What kind of researcher do you want to be?
In this lecture we were introduced to the idea of being an ethical researcher and what that would involve. Being an ethical researcher means both the collection of the material and the publication of it.
Ethics was not always a concept recognised and acknowledged in academic and as a result, there have been some studies conducted in history that are now considered to be highly unethical. Humphrey’s study on sex in public places is a good example, he joined this culture as a ‘watch queen’, which meant protecting those involved against being found. However he abused this power and took down the registration numbers of those engaging in the activity. He then tracked these individuals down and interviewed them in their daily life. Humphrey’s findings were ground breaking as he found that only 14% of the men were openly gay, 54% were married and for all of them, their public personas were very different. As this research took place in the 1970s when being gay was publicly frowned upon, it was expected for many men to conceal their true sexuality. However it was unethical for Humphreys to track these people down and extremely unethical for him to publish his findings, which made his subjects identifiable by their friends, family and work colleagues. In addition to this, he didn’t ask consent from the participants and didn’t give them an option to opt out of the study because they were never aware that they were being observed in that way.
Another historic example of an unethical experiment was the Stamford prison experiment, where students were asked to roleplay guards and prisoners. This was controversial because some of the students were reported to have been overwhelmed with the sense of power they hand. Perhaps one of the most well known and discussed experiment, which is also regarded as unethical is the Milgram study of obedience. In order to question why so many people submitted to the Nazi regime and committed mass genocide, the study involved the deception of the subjects in believing they were administering electric shocks to other test subjects. The individual was tested to see whether they would conform to the authority that was telling them to harm another human being. The deception of the subjects and the traumatic experience they were put through as a result made this study unethical. Ethical procedures come from a scientific discourse in order to prevent studies like these happening again.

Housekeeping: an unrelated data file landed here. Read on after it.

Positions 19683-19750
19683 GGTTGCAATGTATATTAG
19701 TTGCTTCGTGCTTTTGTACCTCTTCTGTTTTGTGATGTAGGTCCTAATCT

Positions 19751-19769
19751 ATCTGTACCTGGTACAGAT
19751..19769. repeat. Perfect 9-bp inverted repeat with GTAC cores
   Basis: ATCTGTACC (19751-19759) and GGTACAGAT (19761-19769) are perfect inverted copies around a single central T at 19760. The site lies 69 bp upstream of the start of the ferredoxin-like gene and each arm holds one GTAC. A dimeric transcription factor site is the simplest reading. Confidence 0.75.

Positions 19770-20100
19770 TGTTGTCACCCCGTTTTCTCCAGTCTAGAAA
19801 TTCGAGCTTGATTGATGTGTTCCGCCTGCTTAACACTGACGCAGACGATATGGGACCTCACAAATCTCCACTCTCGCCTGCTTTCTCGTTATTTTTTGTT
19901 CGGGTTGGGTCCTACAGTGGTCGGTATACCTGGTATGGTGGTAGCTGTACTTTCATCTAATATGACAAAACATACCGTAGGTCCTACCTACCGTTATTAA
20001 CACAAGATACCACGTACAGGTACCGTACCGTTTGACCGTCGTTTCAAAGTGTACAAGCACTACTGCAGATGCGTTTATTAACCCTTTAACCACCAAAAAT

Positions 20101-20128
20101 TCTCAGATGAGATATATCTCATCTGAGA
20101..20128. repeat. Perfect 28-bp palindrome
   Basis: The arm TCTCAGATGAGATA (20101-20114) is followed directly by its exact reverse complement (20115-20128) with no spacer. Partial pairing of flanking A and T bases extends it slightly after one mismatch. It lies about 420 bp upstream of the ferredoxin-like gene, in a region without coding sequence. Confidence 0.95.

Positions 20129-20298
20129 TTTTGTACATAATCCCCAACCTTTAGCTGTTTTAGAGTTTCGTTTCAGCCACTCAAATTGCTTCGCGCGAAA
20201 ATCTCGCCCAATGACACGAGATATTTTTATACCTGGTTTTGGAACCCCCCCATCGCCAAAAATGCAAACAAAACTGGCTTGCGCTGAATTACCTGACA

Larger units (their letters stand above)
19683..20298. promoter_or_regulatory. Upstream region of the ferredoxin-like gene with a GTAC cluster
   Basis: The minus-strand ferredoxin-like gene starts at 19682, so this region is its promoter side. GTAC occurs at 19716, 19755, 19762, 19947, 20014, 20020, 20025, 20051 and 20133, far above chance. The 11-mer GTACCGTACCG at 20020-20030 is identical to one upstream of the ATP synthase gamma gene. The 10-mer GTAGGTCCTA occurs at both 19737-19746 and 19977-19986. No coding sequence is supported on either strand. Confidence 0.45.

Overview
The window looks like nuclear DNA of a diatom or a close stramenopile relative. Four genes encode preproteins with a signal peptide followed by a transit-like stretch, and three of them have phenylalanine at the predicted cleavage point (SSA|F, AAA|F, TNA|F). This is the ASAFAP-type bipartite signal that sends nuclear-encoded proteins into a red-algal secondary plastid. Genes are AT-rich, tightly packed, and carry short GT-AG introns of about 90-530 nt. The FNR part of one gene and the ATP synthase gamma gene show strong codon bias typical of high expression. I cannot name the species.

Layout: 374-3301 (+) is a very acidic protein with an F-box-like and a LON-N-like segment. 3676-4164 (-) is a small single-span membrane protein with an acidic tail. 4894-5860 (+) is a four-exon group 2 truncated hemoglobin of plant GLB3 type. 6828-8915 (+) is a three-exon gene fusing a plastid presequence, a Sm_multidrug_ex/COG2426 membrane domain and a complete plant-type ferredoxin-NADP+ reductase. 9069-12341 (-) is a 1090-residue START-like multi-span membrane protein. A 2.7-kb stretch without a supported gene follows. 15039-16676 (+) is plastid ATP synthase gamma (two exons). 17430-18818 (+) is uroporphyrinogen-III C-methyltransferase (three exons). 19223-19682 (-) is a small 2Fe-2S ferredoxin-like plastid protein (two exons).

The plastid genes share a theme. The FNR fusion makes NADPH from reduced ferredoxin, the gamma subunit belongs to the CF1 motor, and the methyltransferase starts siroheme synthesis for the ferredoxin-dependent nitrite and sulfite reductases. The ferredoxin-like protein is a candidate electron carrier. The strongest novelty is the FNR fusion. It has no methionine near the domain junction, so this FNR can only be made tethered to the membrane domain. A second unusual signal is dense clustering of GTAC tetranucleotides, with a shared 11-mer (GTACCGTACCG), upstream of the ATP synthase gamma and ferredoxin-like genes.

Procedural ethics, such as the ethics form an individual must fill out before completing a research project appear to be limiting and bureaucratic however it gives the research integrity and credibility and also protects the researcher and participants. Personal ethics involves considered who the research is for, who benefits from it and what informs your own personal ethics. Problems facing ethical research are the involvement the researcher has and their relationship to the content. In addition to this, in order to research in detail the researcher has to narrow down, which involves the inclusion of some content and the exclusion of others. How do you decide what to include and exclude ethically? Many researchers investigate concepts that affect them personally, meaning that many issues that are problematic in our lives, we also make problematic in the research. However as the research can challenge ethical, moral and political perspectives, it would appear to be a flawed idea to give voice to a concept you don’t agree with. What is important is reflexivity, being able to respond ethically when confronted with the unexpected.
The emotional researcher is a concept not often though about in research, as there hasn’t been many incorporations of emotions into studies. This is an effect of the masculine ideology of the emotionless researcher, the scientific, objective researcher apart from the content they are investigating. However research is the practice of emotional labour, from interaction with the subjects, creating emotional states to hiding our own emotions. Consider the pain of the researcher, which could possibly cause harm to them as they are having to cope with other people’s emotions. In order to prevent harm coming to the researcher, it is important to recognise subjectivity in the research process, form networks of support and keep a research diary.